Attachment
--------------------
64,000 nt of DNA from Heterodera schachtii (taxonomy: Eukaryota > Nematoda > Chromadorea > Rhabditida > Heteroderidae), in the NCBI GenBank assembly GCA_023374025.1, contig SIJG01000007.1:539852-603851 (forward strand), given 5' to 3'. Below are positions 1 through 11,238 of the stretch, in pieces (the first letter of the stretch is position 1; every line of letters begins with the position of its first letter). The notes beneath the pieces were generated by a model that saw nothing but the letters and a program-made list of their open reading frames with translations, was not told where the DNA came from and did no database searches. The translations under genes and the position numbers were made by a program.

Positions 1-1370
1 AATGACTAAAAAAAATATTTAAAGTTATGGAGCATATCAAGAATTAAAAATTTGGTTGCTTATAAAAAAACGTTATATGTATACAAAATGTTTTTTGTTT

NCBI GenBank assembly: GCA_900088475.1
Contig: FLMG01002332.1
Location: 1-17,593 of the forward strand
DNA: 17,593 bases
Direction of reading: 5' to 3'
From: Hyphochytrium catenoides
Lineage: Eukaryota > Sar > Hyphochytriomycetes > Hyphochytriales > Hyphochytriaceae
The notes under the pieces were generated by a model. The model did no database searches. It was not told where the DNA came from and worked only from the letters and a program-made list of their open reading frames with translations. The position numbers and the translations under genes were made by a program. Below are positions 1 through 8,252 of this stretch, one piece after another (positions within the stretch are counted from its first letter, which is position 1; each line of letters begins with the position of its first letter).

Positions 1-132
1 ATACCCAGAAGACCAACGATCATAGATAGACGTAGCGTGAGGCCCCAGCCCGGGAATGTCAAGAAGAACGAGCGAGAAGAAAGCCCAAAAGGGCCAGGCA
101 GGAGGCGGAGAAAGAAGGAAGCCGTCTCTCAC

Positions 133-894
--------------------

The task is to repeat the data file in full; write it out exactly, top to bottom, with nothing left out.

64,000 nt of DNA from Heterodera schachtii (taxonomy: Eukaryota > Nematoda > Chromadorea > Rhabditida > Heteroderidae), in the NCBI GenBank assembly GCA_023374025.1, contig SIJG01000007.1:539852-603851 (forward strand), given 5' to 3'. Below are positions 1 through 11,238 of the stretch, in pieces (the first letter of the stretch is position 1; every line of letters begins with the position of its first letter). The notes beneath the pieces were generated by a model that saw nothing but the letters and a program-made list of their open reading frames with translations, was not told where the DNA came from and did no database searches. The translations under genes and the position numbers were made by a program.

Positions 1-1370
1 AATGACTAAAAAAAATATTTAAAGTTATGGAGCATATCAAGAATTAAAAATTTGGTTGCTTATAAAAAAACGTTATATGTATACAAAATGTTTTTTGTTT

NCBI GenBank assembly: GCA_900088475.1
Contig: FLMG01002332.1
Location: 1-17,593 of the forward strand
DNA: 17,593 bases
Direction of reading: 5' to 3'
From: Hyphochytrium catenoides
Lineage: Eukaryota > Sar > Hyphochytriomycetes > Hyphochytriales > Hyphochytriaceae
The notes under the pieces were generated by a model. The model did no database searches. It was not told where the DNA came from and worked only from the letters and a program-made list of their open reading frames with translations. The position numbers and the translations under genes were made by a program. Below are positions 1 through 8,252 of this stretch, one piece after another (positions within the stretch are counted from its first letter, which is position 1; each line of letters begins with the position of its first letter).

Positions 1-132
1 ATACCCAGAAGACCAACGATCATAGATAGACGTAGCGTGAGGCCCCAGCCCGGGAATGTCAAGAAGAACGAGCGAGAAGAAAGCCCAAAAGGGCCAGGCA
101 GGAGGCGGAGAAAGAAGGAAGCCGTCTCTCAC

Positions 133-894